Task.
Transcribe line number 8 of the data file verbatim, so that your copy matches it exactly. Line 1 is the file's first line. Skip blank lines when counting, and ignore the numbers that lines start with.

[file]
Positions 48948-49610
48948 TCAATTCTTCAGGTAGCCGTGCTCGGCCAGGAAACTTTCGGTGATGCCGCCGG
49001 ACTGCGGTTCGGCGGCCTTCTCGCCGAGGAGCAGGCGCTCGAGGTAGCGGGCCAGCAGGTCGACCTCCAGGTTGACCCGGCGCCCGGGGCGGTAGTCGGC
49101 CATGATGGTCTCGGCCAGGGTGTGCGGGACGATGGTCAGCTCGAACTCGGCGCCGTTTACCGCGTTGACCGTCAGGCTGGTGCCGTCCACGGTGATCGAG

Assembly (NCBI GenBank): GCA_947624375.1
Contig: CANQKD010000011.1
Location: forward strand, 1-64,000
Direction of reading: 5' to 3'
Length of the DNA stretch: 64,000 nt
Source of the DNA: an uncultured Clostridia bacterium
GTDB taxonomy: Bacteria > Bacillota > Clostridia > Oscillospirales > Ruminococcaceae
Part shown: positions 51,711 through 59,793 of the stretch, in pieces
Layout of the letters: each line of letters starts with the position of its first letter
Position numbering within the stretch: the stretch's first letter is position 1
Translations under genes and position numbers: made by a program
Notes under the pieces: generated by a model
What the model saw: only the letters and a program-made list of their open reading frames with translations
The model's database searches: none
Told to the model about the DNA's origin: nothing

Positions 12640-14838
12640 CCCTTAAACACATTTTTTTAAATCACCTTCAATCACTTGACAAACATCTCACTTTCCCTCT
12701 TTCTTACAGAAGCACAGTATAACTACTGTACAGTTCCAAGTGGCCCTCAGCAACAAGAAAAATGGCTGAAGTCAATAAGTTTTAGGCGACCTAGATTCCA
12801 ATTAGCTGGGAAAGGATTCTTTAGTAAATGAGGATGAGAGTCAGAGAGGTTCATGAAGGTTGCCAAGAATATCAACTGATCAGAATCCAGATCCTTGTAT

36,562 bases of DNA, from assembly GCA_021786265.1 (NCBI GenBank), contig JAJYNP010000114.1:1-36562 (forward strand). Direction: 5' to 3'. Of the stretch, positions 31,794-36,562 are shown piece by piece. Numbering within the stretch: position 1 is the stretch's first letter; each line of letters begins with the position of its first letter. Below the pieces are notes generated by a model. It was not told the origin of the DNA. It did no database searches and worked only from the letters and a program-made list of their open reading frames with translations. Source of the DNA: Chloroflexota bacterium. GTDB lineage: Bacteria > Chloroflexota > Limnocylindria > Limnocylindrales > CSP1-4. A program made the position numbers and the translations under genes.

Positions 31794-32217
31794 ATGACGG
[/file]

Direction of reading: 5' to 3'